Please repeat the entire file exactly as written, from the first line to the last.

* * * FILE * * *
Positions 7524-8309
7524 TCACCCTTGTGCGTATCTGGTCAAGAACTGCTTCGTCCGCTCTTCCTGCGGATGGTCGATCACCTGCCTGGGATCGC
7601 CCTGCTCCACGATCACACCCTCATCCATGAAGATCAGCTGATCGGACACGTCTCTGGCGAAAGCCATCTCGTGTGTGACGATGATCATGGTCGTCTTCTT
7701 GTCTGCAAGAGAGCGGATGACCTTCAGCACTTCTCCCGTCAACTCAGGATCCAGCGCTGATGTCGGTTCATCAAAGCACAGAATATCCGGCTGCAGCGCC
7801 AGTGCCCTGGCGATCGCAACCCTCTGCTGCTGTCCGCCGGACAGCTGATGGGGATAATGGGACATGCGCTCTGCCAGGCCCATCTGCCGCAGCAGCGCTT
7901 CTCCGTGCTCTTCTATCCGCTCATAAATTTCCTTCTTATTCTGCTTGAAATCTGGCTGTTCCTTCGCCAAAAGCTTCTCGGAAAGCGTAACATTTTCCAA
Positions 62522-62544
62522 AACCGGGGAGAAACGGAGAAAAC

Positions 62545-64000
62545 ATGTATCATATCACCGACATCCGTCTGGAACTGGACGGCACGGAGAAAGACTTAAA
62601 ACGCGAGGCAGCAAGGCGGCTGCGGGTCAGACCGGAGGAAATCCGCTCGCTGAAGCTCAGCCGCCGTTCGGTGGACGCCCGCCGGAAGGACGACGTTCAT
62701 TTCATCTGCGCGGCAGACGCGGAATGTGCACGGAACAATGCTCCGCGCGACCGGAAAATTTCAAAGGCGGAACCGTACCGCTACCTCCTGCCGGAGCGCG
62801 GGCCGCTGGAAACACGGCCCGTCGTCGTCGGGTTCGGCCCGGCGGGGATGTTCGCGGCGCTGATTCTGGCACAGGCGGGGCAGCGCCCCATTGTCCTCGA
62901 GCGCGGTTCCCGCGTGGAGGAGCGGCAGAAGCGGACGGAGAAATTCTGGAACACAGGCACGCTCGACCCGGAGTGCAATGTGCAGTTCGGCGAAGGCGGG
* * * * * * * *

Positions 7524-8309
7524 TCACCCTTGTGCGTATCTGGTCAAGAACTGCTTCGTCCGCTCTTCCTGCGGATGGTCGATCACCTGCCTGGGATCGC
7601 CCTGCTCCACGATCACACCCTCATCCATGAAGATCAGCTGATCGGACACGTCTCTGGCGAAAGCCATCTCGTGTGTGACGATGATCATGGTCGTCTTCTT
7701 GTCTGCAAGAGAGCGGATGACCTTCAGCACTTCTCCCGTCAACTCAGGATCCAGCGCTGATGTCGGTTCATCAAAGCACAGAATATCCGGCTGCAGCGCC
7801 AGTGCCCTGGCGATCGCAACCCTCTGCTGCTGTCCGCCGGACAGCTGATGGGGATAATGGGACATGCGCTCTGCCAGGCCCATCTGCCGCAGCAGCGCTT
7901 CTCCGTGCTCTTCTATCCGCTCATAAATTTCCTTCTTATTCTGCTTGAAATCTGGCTGTTCCTTCGCCAAAAGCTTCTCGGAAAGCGTAACATTTTCCAA
Positions 62522-62544
62522 AACCGGGGAGAAACGGAGAAAAC

Positions 62545-64000
62545 ATGTATCATATCACCGACATCCGTCTGGAACTGGACGGCACGGAGAAAGACTTAAA
62601 ACGCGAGGCAGCAAGGCGGCTGCGGGTCAGACCGGAGGAAATCCGCTCGCTGAAGCTCAGCCGCCGTTCGGTGGACGCCCGCCGGAAGGACGACGTTCAT
62701 TTCATCTGCGCGGCAGACGCGGAATGTGCACGGAACAATGCTCCGCGCGACCGGAAAATTTCAAAGGCGGAACCGTACCGCTACCTCCTGCCGGAGCGCG
62801 GGCCGCTGGAAACACGGCCCGTCGTCGTCGGGTTCGGCCCGGCGGGGATGTTCGCGGCGCTGATTCTGGCACAGGCGGGGCAGCGCCCCATTGTCCTCGA
62901 GCGCGGTTCCCGCGTGGAGGAGCGGCAGAAGCGGACGGAGAAATTCTGGAACACAGGCACGCTCGACCCGGAGTGCAATGTGCAGTTCGGCGAAGGCGGG